The transition to digital learning requires updating legislation and policies to foster educational innovations, restructuring budgets for sustainable initiatives, and ensuring that all students have access to digital-age learning opportunities. North Carolina has already made important progress – for example Session Law 2013-12 (transition from funding textbooks to funding digital materials) and Session Law 2013-11 (develop and implement digital teaching and learning standards for teachers and school leaders) – but further work is needed.
|Update State policies to provide support and flexibility for local digital learning innovations—including policies that support strategic staffing, mastery-based advancement, revised scheduling, and other innovations.||School and district leaders report that State legislation and policies support innovation and that barriers have been removed. North Carolina is frequently cited as a national leader in digital learning innovations.|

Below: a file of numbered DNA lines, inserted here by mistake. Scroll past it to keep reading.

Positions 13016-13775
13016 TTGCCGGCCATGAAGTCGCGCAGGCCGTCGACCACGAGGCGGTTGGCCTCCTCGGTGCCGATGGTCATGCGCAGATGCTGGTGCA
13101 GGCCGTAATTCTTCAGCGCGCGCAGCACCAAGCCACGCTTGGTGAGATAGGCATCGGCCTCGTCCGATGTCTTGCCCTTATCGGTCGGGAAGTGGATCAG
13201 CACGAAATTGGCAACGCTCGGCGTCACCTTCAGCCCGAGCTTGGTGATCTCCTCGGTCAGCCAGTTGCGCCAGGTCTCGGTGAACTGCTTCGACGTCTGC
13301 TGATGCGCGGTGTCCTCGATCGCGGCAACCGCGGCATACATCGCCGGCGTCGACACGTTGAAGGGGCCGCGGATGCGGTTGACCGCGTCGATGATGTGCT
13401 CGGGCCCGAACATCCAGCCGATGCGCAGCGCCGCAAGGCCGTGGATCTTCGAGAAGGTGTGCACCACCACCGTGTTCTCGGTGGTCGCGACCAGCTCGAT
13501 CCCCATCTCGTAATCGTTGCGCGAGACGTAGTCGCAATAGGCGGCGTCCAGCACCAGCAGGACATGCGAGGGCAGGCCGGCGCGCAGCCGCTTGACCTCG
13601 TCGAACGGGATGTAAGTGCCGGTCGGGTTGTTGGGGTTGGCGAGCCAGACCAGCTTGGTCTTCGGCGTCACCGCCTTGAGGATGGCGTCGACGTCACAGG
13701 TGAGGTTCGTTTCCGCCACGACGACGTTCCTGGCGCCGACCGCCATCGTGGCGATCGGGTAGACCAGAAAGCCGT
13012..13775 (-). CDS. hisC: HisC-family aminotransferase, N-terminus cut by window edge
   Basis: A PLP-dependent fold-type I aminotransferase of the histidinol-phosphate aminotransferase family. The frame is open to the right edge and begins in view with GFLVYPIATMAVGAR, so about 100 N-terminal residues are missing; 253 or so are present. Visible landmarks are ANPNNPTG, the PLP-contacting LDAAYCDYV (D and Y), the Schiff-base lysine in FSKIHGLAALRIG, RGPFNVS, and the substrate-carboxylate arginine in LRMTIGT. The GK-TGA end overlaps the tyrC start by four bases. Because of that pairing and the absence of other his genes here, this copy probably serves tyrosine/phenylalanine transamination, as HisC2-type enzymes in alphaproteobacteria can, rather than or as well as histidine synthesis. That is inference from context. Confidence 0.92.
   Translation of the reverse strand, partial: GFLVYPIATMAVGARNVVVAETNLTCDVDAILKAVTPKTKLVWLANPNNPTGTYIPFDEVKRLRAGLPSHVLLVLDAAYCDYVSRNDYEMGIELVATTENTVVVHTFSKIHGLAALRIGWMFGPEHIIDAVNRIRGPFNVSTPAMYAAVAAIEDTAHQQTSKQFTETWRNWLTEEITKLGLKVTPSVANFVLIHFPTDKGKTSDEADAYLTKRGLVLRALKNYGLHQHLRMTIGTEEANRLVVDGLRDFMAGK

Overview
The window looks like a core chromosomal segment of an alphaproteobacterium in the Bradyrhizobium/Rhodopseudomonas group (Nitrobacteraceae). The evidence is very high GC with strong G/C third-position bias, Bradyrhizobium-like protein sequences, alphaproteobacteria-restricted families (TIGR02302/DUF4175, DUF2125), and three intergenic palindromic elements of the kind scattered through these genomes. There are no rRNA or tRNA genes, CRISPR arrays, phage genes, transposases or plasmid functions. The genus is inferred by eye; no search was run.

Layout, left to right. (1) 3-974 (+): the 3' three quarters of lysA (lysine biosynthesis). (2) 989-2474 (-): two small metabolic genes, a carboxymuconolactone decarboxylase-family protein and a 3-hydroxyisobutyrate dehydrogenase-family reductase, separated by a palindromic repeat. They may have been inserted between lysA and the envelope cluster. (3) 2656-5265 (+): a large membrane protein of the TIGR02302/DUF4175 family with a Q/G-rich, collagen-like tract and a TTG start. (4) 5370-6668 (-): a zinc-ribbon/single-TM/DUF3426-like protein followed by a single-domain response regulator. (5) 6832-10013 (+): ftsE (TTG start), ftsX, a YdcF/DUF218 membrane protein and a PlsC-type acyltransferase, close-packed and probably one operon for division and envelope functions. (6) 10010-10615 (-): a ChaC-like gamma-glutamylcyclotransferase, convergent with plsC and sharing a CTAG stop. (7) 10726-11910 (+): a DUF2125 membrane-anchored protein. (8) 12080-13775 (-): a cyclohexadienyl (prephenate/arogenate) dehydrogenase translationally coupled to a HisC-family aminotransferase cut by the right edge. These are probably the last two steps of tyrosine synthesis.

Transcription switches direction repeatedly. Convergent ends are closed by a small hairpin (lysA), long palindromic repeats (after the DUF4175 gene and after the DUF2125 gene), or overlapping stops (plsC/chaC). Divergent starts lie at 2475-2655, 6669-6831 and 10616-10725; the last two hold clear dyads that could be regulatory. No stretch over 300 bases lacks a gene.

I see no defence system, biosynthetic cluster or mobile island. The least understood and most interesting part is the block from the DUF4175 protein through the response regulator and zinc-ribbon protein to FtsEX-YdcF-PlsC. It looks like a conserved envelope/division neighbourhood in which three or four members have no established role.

|Provide guidance to help educators address privacy, security, copyright, and responsible use issues.||Schools have minimal problems with the misuse of digital technologies; structures and systems are in place to effectively address any issues that do occur.|
|Develop new State and local funding models to support and sustain digital-age learning.||Sustainable funding exists and allows for long-term planning.|
|Provide additional supports to ensure equity of digital learning opportunities for all students.||Access to digital learning is addressed as part of the State’s responsibility to provide a sound basic education to all students.|
The Friday Institute for Educational Innovation’s Digital Learning Plan for North Carolina, which was presented […]